Regulatory compliance challenges

Challenge 4: Unpredictability in regulatory measures and incentives can affect the move to EV fleets.

Solution: When it comes to compliance, you’ll want to stay ahead of regulatory requirements and incentives. This step is vital, but it’s no easy task if you don’t have an in-house expert to track such changes. The best course of action is to partner with a trusted fleet electrification expert to help navigate the emerging regulatory landscape and seize incentive opportunities. You’ll become well informed about subsidies, tax credits, grants and other incentives, which can significantly impact the financial viability of a transition. See some examples of recent regulations and incentives.

Operational insights and fleet performance

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Challenge 5: Insufficient data and poor performance visibility hinders optimal fleet performance.

Solution: To keep your fleet running smoothly, operational oversight is crucial. Network management tools that monitor fleets, providing key insights and data analysis, are instrumental for optimal performance. These systems enable real-time reporting on emissions, energy use and efficiency, with the goal of driving continual improvement.

Furthermore, if you decide to partner with a fleet electrification expert, they can provide comprehensive network operations management capabilities and 24/7 customer support to resolve issues promptly and keep your fleet moving. Trained technicians and EV specialists can also ensure timely maintenance and minimize downtime.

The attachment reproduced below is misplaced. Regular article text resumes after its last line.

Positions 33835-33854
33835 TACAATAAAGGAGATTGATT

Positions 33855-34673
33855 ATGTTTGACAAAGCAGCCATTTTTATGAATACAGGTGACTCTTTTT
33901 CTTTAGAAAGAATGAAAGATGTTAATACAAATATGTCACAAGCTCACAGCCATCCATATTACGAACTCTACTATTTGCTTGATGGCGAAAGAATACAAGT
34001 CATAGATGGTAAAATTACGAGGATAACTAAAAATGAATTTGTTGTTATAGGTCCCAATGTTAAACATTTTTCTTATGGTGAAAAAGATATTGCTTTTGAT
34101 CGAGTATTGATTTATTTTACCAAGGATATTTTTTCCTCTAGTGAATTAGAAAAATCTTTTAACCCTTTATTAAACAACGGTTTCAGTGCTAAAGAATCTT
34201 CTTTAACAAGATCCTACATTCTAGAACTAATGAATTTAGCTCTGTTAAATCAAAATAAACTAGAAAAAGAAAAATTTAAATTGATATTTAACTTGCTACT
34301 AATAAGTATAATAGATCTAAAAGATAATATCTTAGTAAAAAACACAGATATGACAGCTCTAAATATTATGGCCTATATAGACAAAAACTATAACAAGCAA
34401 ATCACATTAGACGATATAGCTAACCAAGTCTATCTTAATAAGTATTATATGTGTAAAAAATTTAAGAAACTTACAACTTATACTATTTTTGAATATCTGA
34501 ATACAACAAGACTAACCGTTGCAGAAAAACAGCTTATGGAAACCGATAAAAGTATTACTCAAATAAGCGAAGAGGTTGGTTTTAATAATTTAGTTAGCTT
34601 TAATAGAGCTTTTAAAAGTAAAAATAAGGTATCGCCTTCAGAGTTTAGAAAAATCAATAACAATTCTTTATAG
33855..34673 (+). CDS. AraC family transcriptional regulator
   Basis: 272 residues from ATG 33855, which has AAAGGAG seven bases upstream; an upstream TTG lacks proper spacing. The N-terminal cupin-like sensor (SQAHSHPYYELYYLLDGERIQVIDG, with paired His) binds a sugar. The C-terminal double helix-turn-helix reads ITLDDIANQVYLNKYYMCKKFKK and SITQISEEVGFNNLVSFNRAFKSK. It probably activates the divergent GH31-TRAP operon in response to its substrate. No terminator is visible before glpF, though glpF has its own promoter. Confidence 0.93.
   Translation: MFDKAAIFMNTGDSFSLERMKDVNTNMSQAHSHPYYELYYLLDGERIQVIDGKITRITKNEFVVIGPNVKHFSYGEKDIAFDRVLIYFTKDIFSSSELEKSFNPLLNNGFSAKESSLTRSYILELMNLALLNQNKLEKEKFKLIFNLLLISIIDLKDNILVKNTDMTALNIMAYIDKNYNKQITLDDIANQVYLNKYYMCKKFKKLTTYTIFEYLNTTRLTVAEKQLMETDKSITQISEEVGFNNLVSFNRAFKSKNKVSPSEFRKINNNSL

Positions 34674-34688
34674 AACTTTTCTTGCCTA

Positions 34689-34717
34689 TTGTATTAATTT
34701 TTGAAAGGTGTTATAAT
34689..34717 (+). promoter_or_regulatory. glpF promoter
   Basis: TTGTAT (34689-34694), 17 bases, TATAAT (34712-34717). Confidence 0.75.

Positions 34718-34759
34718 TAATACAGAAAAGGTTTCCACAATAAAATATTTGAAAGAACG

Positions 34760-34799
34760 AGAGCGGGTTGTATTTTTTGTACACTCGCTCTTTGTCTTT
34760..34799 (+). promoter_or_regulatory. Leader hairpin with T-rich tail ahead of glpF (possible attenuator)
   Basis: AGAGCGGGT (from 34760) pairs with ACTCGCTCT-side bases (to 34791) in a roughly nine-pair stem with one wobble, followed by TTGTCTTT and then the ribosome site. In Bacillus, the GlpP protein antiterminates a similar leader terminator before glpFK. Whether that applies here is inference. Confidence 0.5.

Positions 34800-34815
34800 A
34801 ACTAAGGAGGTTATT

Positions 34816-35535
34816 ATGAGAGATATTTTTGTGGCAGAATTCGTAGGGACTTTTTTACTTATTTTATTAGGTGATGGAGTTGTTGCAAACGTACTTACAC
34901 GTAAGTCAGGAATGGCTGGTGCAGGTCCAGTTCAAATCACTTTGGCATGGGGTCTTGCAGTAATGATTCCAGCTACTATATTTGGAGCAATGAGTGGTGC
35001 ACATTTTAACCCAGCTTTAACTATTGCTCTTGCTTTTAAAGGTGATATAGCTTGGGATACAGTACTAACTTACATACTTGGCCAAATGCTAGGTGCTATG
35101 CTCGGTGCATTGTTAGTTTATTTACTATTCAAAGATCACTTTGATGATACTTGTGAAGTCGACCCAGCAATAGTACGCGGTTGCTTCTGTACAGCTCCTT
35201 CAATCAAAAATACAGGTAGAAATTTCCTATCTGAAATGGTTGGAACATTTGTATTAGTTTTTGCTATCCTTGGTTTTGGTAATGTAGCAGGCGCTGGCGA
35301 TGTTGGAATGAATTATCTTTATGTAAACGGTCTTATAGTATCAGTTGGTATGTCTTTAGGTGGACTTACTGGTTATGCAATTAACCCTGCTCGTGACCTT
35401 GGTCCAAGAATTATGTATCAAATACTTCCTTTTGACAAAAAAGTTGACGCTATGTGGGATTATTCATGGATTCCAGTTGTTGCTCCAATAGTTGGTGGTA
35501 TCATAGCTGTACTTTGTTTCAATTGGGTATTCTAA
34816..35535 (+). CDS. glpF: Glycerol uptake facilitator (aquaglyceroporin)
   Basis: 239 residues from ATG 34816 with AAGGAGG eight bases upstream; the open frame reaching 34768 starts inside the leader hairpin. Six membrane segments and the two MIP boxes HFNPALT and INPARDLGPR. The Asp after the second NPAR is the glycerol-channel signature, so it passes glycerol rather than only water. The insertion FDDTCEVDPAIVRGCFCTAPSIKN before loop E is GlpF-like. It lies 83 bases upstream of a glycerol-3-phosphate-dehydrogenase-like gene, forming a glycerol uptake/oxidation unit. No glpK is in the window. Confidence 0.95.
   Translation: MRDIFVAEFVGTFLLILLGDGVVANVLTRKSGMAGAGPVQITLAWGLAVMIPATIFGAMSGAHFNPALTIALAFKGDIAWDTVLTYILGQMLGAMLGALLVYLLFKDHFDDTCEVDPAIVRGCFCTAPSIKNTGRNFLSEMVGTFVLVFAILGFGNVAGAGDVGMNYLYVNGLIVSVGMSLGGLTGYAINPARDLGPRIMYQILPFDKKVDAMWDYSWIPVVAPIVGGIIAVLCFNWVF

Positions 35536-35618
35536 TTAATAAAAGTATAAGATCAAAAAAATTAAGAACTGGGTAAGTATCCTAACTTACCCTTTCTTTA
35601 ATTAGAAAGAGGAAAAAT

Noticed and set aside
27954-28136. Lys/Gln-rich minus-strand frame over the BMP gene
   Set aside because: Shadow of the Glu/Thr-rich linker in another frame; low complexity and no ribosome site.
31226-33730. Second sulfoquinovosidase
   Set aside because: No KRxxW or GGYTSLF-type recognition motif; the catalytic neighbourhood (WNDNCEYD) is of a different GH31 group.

Driver training and support

Challenge 6: Driver training and support is often neglected, which hinders momentum and success.

Solution: For a seamless transition, a well-trained workforce is paramount. Training involves a sound understanding of the general operation of equipment, range management, charging protocols and lithium-ion battery handling, among other skills. As equipment and vehicles continue to evolve and improve, there will be a need for ongoing training. The time spent on training pays off: EV fleets help increase driver satisfaction and retention because electric vehicles are significantly quieter, and drivers are exposed to fewer emissions while idling.

While the transition to EV fleets is complex, it significantly advances us towards an efficient and decarbonized supply chain future. When you understand the common challenges involved and implement effective solutions, your business can overcome hurdles and experience a smooth electrification process. Collaborate with a reputable partner, plan carefully and stay informed about regulatory changes and you’ll be on track. With the right approach and commitment, you can embrace zero-emissions transportation and achieve your goals with resounding success.

Prologis delivers custom end-to-end mobility solutions and is your dedicated fleet electrification partner. From project design to installation, grid connection and ongoing operations, we’re committed to delivering quality, scale and reliability at every turn. Learn more about Prologis Mobility Essentials' comprehensive platform.


  1.  Kahn, Ari. Et al. "Preventing Electric Truck Gridlock." Rocky Mountain Institute, 2023
  2.  "Transportation Is now the Largest Source of Greenhouse Gases." USA Facts, 2019.
  3.  "Forecast Size of the Electric Vehicle Fleet in the United States between 2021 and 2030, by Segment." Statistica, 2022
  4.  Bland, Rob. Et al. "Charging Electric-vehicle Fleets: How to Seize the Emerging Opportunity." Mckinsey & Company, 2020.